A large majorities of Americans favor a wide range of policy changes to curb prescription drug costs, including those that give government a greater role in negotiating or limiting drug prices, according to the latest Kaiser Family Foundation Health Tracking Poll.
A large majorities of Americans favor a wide range of policy changes to curb prescription drug costs, including those that give government a greater role in negotiating or limiting drug prices, according to the latest Kaiser Family Foundation (KFF) Health Tracking Poll.
The poll, which was conducted soon after revelations about a huge price increase for Mylan’s EpiPen epinephrine pen injector, revealed that 77% of respondents say prescription costs are unreasonable. There is widespread support for a variety of actions to keep costs down, including requiring drug companies to publicize information on how they set drug prices (86%), allowing the federal government to negotiate with drug companies to get a lower price on drugs for people on Medicare (82%), limiting the amount drug companies can charge for high-cost drugs for illnesses like cancer (78%), allowing Americans to buy prescription drugs imported from Canada (71%), and creating an independent group that oversees the pricing of prescription drugs (66%).
The poll found the respondents divided on the Affordable Care Act (ACA): 44% have a favorable view and 47% have an unfavorable view of the ACA. In deciding which candidate to vote for in the November 2016 presidential election, 44% of voters say the candidates’ personal characteristics, including their leadership ability, character, values, and experience, will make the biggest difference in how they vote for president than say the candidates’ stances on specific issues (39%) or the candidate’s political party (7%). Among registered voters, supports of Donald Trump say candidates’ stances on issues will affect who they vote for, whereas Hillary Clinton supporters say candidates’ personal characteristics (leadership ability, character, values, experience) make the biggest difference in who they vote for.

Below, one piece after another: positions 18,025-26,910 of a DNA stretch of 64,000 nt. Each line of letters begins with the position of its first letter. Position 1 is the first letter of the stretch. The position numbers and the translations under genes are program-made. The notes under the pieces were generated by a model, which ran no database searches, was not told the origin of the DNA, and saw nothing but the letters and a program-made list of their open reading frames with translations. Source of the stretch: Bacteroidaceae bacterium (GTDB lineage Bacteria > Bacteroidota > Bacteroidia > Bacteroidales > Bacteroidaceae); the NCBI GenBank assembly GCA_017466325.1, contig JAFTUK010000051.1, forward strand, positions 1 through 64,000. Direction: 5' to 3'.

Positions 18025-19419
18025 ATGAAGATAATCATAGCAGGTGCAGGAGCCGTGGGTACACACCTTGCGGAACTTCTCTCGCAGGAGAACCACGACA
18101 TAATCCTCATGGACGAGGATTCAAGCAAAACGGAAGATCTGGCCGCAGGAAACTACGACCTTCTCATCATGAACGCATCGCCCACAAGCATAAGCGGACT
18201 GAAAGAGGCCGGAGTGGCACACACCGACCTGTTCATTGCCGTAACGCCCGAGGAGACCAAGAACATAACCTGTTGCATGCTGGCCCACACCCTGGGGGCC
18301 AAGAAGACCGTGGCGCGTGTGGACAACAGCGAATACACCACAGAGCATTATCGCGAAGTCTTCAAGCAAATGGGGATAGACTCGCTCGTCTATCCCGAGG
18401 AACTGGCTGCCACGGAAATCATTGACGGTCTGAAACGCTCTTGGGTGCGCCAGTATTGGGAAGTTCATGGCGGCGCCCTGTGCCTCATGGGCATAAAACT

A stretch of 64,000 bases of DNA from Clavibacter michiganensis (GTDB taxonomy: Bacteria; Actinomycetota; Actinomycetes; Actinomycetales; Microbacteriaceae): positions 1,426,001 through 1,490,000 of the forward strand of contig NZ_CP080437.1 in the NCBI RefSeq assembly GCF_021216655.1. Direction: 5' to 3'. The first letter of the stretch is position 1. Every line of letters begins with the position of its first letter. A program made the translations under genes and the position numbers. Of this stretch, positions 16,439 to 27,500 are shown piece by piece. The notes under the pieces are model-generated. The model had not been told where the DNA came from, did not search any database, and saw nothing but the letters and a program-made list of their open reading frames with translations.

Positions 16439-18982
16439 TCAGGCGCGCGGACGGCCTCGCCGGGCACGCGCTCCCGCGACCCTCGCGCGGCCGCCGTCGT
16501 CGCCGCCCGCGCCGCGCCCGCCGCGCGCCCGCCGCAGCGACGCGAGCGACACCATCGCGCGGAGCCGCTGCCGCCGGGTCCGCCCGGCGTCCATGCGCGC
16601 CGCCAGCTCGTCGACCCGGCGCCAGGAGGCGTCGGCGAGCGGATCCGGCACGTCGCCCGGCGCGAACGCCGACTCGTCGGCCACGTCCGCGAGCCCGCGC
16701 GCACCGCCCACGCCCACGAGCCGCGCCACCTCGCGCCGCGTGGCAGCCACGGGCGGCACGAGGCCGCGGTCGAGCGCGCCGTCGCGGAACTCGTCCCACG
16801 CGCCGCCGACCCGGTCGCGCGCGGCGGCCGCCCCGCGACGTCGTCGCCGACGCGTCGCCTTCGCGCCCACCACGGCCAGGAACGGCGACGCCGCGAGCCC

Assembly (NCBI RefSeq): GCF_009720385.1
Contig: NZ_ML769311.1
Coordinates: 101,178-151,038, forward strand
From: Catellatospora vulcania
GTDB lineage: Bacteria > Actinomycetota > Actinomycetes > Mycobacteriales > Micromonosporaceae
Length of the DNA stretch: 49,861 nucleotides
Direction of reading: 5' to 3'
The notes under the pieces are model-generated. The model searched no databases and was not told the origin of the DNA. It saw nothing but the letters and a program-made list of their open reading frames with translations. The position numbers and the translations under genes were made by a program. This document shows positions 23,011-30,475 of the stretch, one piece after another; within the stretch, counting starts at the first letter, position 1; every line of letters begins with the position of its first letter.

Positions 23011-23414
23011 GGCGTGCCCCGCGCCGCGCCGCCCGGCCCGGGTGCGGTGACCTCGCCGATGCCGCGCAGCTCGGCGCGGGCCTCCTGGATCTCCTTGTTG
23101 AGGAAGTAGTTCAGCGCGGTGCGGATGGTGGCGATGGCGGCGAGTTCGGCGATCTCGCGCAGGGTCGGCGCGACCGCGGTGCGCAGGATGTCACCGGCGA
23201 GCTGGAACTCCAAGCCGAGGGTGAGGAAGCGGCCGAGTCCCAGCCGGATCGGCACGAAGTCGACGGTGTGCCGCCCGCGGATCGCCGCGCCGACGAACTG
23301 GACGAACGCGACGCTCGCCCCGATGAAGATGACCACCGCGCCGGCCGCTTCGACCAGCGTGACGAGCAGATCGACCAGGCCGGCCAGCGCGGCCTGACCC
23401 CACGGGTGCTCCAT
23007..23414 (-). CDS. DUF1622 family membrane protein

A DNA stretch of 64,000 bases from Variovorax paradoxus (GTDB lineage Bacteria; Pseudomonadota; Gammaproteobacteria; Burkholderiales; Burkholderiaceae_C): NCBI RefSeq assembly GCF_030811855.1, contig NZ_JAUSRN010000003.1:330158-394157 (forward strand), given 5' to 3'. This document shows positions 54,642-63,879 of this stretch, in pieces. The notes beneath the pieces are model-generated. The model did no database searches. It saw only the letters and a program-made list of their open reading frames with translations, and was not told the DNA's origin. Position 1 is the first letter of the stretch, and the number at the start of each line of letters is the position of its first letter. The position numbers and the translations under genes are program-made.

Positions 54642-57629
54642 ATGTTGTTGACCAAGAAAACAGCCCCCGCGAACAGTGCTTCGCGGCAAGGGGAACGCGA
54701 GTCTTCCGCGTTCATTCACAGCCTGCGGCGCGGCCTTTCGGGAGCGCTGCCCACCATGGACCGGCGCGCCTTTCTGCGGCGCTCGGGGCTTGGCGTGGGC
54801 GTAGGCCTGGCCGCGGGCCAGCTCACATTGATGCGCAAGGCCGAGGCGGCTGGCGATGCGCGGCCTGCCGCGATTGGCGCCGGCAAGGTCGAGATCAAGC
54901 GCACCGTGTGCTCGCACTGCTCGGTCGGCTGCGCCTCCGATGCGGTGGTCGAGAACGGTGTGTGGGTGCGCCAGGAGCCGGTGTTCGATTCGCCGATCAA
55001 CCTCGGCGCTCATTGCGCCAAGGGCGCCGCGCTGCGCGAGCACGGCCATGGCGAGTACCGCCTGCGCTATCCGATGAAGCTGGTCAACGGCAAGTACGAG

When asked about the role of healthcare issues in their choice of presidential candidate, two-thirds of voters say a candidate’s plan to address the future of the ACA is very important to their vote. Six in 10 say the same thing about a candidate’s plan to address the cost of health insurance premiums, 55% say the same about a candidate’s plan to address the cost of deductibles, and 51% say the same about a candidate’s plan to address prescription drug prices. However, more Clinton supporters than Trump supporters say a candidate’s plan to address a series of healthcare issues is “very important” to their vote.
Smaller segments of voters say a candidate’s plan to address the number of Americans who are uninsured (43%), the ongoing opioid epidemic (43%), or the Zika virus outbreak (26%) is very important to their vote. A majority (56%) say prescription drugs developed over the past 20 years have generally made the lives of people living in this country better, including 35% who say these drugs have made their lives “a lot better.” This is actually a decrease in the share of people who say this since March 2008, when 73% said that prescription drugs have made the lives of Americans better.
KFF noted that cost could be one reason why the share of Americans who say prescription drugs have made the lives of people in the US better is declining. The survey found a large majority (77%) of respondents now believe drug costs are unreasonable, and the share of Americans saying this has increased over the past year.